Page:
One-2-One with D.J. Lewis: Kirby!

If you’re a 90’s kid like me, your childhood consisted of three things; Saturday Morning Cartoons, junk food, and video games. During that decade there were two warring factions that battled for childhood supremacy; Nintendo, known for their ‘PG safe’ attitude and a ‘rooted in play’ approach to gaming, and Sega, known for being the ‘new kid on the block’ with attitude and a ‘rooted in appeal’ approach to gaming. Both companies have their mascots, hit-maker franchises, and overall reach to 90’s kids all over the world; but that’s another post for another time. Today, we’re breaking down a Super Smash Bros. alumni; through his moves, his personality, and why he’s ‘mained’ by a large majority of the fandom. Its the ruff-and-tuff pink puff himself, Kirby.

Smash Bros. main since 1999

I first met Kirby in 1993 through Kirby’s Adventure and Kirby’s Dream Land after beating Super Mario Bros. for what I believe to be the second, or third time. Much like Mario, Zelda, Donkey Kong, and the Pokemon franchise, Kirby’s reign on the gaming world has spanned three decades and at least two-and-a-half generations. From main games, spin-off titles, rebooted classics, and anime adaptations, it was no secret that Kirby was going to become a part of the biggest crossover brawler franchise Nintendo had ever created. Not only that, but compared to everyone on the Smash roster, he’s the only character who has defeated the most god-like, universe-ending villains this side of Planet Popstar. How you ask? Let’s find out, shall we?

Part 1 – The Origin of Kirby: The God Slayer!

Kirby…is so, so, SO simple when it comes to design! You draw a circle, dot the eyes, then add a smile. Masahiro Sakurai is the reason why Kirby exists, but how did Kirby get his name? Well, Kirby’s original name was Popopo (as weird as that is), and was meant to actually be a placeholder sprite for the original name of Kirby’s game, “Twinkle Popo”. Imagine if they stuck with that name; we’d have a franchise that kids today would jokingly mispronounce as ‘Twinkle Poopoo’. As far as how Kirby got his name, it might have something to do with Nintendo’s legal council; John Kirby. I guess Nintendo didn’t really like “Twinkle Popo” very much because they stated that it wouldn’t appeal to American children, and little did they know that 30 years later, they’d be right. As for his origin and where he’s from, well, he lives on Planet Popstar and is from Dream Land. As for his gender and how old he is, Kirby’s age and gender are both unknown.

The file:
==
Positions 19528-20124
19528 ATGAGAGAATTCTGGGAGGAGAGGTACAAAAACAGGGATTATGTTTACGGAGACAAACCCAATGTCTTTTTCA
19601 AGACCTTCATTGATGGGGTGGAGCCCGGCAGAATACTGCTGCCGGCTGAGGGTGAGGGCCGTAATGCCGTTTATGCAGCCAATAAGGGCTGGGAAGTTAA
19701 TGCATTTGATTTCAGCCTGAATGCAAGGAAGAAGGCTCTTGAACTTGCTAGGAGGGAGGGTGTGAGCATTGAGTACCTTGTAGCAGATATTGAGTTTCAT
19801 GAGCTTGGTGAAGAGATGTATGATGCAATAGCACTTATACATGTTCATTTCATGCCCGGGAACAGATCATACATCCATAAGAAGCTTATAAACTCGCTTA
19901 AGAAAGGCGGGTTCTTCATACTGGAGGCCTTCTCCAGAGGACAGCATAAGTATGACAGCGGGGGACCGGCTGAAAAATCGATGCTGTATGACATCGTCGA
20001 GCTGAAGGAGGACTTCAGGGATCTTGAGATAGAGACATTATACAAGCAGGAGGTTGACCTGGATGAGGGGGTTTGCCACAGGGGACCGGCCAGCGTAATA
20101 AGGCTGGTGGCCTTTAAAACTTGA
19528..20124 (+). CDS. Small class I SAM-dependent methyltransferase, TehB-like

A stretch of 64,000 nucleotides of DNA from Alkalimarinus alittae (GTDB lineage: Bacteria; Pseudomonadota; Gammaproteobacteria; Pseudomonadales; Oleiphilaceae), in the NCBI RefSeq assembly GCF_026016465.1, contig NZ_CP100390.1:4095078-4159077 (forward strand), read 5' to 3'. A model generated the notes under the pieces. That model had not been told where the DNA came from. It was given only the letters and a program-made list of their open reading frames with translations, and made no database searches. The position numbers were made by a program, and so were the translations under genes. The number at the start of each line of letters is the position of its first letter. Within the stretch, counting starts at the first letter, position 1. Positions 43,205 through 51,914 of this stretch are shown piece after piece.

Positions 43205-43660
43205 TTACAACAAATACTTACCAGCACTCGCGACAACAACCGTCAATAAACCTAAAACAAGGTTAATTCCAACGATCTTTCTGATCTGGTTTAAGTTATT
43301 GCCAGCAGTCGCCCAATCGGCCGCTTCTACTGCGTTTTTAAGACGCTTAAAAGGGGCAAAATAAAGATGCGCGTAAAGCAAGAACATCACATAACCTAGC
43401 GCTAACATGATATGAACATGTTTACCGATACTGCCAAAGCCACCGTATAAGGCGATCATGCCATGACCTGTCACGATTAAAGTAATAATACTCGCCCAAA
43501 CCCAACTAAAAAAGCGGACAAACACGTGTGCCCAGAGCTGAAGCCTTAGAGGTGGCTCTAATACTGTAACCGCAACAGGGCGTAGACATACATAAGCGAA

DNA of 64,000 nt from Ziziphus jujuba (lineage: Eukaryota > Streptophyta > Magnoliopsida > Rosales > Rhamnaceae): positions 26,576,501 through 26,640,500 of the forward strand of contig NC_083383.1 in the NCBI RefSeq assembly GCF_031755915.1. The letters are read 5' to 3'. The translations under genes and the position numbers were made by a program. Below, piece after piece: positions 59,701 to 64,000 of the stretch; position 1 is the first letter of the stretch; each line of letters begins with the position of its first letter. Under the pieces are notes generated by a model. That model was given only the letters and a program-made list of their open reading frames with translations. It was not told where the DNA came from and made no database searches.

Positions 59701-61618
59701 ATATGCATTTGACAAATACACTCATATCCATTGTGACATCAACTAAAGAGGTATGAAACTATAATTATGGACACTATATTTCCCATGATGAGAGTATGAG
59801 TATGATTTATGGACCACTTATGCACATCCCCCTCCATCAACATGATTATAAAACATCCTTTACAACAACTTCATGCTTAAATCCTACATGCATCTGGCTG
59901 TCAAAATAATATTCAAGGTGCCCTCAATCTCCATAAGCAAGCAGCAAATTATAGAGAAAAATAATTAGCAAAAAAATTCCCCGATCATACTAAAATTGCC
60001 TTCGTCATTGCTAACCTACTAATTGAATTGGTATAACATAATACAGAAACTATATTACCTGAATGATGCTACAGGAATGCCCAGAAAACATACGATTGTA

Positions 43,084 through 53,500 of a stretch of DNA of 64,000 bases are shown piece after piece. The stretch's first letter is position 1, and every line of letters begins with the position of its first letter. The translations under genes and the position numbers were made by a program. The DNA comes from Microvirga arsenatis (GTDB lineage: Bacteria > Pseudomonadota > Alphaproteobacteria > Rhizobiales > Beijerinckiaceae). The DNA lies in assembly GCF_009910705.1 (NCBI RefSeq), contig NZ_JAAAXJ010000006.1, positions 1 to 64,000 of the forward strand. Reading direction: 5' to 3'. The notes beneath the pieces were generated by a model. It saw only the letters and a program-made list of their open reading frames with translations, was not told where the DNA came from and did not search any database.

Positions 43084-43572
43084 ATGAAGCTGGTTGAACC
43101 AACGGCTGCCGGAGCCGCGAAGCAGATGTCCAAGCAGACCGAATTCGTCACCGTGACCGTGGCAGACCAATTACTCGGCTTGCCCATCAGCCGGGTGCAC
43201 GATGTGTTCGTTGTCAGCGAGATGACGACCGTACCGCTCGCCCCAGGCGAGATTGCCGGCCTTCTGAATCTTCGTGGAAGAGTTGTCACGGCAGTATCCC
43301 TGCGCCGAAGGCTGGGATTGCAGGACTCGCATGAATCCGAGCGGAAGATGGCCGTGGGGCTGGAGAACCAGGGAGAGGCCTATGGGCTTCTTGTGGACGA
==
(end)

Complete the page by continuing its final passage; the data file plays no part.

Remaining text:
Kirby’s Newest Adventure

Part 2 – Kirby’s Personality and Skill Set

Kirby has a child-like innocence and wonder, but also has a sense of justice in times of danger. He doesn’t really show any fear at all against world or universe-ending threats; rather remaining neutral throughout the whole ordeal. However on the flipside of the coin (in some of his games at least), Kirby has a bit of an impulsive streak when it comes to certain villains; like King Dedede, Dyna Blade, and Meta Knight. In the later games and even in the anime series Kirby: Right Back At Ya!, Kirby deeply cares about those around him and is very forgiving; even towards his fiercest of enemies. Kirby’s pretty famous on his planet as well as Dream Land, as the many enemies that he’s come across know him (or know of him) through his deeds and his popularity. However Kirby’s not one to let it go to his head, as he’s just someone that likes to help people when they need it.

If there’s one thing Kirby likes doing when he’s not saving the world or the universe, is eating…a lot! He’s basically like a bottomless pit, as he can put a table’s worth of food away quite easily, and can eat a cake the size of a mountain. (Goku can’t even do that!) Expired food doesn’t bother him, nor does hot and spicy food, however like any other person, he’s not fond of food that is disgusting or gross (like Whispy Wood’s poison apples or Belly Blaster’s pies in the anime). Speaking of the anime, Right Back At Ya! Kirby is more dimwitted and cowardly until he’s instructed to fight against a particular threat. Also in the anime, anything Kirby eats goes to some sort of dimension; which might explain why he’s able to put away so much food in such little time without issue.